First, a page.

Missing fish catch data? Not necessarily a problem, new study says


Recording how many fish are caught is one important requirement to measure the well-being of a fish stock — if scientists know the number of fish taken from the ocean, they can adjust management of that fishery to keep it from being overfished. Missing catch data, however, are rampant, causing concern that fisheries around the world are overfished. A new study by University of Washington scientists finds that in many cases, this isn’t true. 

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UW scientist helping direct NASA field study of clouds off Namibia

Rob Wood acts as flight scientist on a Sept. 6 flight, coordinating between scientists and crew and deciding where to fly next.

Tiny aerosol particles, emitted by everything from tailpipes to trees, float above us reflecting sunlight, seeding clouds and absorbing solar heat. How exactly this happens — and how it might change in the future — is one of the biggest uncertainties in how humans are influencing climate. University of Washington scientists are part of a NASA field campaign, Observations of Aerosols Above Clouds and their Interactions, or ORACLES, that is flying research planes around clouds off the coast of Namibia to see how smoke and clouds interact. 

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Microbes help plants survive in severe drought

Poplars given microbes (top) survived better in drought conditions, compared with plants with no added microbes (bottom).

With California in its fifth year of severe drought and many western states experiencing another year of unusually dry conditions, plants are stressed. Agricultural crops, grasses and garden plants alike can get sick and die when factors such as drought and excess sun force them to work harder to survive. Now, plants can better tolerate drought and other stressors with the help of natural microbes, University of Washington research has found.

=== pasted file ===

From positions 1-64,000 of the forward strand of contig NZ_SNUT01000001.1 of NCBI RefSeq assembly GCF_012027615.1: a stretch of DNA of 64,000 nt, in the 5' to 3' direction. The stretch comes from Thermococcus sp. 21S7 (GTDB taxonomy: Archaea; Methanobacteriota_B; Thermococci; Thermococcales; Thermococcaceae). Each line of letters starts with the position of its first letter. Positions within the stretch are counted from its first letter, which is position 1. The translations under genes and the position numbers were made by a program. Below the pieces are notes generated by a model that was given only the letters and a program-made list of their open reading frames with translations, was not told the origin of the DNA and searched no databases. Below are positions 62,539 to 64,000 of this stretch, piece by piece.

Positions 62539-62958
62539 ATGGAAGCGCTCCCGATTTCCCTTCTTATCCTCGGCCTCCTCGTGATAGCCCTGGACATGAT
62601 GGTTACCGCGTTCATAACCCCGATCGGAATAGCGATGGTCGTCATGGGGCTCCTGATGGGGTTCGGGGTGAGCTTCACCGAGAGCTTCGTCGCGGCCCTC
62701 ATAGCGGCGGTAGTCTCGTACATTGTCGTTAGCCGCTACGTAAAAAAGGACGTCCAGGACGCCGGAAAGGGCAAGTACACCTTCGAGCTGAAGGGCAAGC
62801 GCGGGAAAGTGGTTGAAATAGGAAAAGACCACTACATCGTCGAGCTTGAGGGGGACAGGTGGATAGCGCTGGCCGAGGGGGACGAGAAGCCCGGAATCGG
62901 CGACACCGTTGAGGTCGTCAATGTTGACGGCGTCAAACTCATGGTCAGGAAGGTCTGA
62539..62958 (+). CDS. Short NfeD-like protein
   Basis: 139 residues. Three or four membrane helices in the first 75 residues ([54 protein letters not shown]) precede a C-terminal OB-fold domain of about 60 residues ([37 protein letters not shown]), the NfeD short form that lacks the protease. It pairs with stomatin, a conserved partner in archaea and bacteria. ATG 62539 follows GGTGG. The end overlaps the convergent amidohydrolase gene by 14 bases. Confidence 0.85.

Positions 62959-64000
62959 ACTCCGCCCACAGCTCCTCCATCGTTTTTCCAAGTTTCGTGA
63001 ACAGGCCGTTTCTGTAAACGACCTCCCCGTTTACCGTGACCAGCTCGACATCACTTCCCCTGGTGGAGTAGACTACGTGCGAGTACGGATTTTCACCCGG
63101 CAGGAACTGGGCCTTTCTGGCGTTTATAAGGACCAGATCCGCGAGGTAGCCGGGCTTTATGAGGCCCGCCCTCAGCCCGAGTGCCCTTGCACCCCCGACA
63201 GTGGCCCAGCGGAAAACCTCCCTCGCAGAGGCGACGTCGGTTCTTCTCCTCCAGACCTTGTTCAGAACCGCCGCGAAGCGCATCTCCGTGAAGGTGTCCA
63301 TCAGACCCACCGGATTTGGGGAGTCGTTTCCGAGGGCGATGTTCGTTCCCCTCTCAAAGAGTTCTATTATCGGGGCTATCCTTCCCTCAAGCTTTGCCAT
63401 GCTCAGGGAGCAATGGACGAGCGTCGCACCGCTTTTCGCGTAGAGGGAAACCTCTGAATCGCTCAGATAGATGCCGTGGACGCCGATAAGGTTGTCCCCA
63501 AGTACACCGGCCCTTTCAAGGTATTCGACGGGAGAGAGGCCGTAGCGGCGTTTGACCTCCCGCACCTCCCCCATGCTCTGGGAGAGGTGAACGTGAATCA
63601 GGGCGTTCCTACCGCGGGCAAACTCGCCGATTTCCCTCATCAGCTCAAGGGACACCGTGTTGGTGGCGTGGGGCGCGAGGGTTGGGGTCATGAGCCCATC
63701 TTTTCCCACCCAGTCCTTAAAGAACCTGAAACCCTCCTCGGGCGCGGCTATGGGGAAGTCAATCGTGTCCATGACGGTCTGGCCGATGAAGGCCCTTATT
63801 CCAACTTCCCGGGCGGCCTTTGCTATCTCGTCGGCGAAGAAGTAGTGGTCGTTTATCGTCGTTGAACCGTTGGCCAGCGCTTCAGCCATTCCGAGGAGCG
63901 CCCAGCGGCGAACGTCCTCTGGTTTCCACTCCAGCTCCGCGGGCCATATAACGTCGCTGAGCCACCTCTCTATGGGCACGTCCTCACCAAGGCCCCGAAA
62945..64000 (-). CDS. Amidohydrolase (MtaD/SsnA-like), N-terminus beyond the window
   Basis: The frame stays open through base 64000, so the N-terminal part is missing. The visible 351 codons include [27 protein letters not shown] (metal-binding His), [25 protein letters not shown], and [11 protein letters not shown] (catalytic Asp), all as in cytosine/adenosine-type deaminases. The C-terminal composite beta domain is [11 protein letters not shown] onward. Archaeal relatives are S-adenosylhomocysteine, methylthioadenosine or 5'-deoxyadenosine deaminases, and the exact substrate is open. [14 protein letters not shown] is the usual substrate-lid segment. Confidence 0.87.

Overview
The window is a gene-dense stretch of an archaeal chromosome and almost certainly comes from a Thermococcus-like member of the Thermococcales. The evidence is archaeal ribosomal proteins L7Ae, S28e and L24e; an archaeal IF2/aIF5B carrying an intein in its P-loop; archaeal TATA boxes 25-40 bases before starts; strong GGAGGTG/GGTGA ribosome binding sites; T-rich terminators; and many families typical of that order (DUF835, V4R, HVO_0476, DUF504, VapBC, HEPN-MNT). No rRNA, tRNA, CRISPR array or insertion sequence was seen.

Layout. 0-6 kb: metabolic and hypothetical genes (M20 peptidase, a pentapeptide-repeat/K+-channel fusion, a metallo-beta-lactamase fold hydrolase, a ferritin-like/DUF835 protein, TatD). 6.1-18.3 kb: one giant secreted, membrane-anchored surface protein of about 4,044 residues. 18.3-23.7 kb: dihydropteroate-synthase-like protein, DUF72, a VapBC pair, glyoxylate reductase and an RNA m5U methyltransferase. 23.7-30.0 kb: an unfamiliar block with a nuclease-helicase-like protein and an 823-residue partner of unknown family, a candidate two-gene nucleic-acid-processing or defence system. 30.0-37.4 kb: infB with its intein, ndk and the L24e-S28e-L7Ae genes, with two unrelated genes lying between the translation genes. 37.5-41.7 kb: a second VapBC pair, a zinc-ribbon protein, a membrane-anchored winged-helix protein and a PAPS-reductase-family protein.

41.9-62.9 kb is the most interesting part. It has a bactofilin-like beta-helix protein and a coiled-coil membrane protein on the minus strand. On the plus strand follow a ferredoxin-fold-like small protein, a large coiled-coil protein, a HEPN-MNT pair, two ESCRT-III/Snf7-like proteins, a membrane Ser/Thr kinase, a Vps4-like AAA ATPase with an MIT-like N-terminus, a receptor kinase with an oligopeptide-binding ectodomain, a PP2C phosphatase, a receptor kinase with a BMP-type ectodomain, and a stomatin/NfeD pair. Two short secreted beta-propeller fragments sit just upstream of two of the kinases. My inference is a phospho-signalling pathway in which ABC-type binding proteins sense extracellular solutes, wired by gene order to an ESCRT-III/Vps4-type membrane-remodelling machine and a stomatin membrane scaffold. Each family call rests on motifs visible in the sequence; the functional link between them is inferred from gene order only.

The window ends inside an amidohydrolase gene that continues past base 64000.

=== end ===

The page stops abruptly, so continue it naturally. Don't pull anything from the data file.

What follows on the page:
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Remembering Dr. Sarah Reichard

Sarah Reichard and Kern Ewing.

UW suffered a tremendous loss this month with the passing of Professor Sarah Reichard. To other faculty members, Sarah embodied what we work so hard to become. She was a scholar who relentlessly pursued scientific understanding and – as importantly – shared what she discovered with communities so they could use new knowledge to improve our world.

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Floating DNA reveals urban shorelines support more animal life

A view of downtown Seattle.

Every living thing leaves a genetic trail in its wake. As animals, plants and microbes shed cells and produce waste, they drop traces of their DNA everywhere — in the air, soil and water. Researchers are now able to capture the cells of animals, sequence their DNA and identify which species were present at a point in time. Think of it as genetic fingerprints that leave a trace of past activity. 

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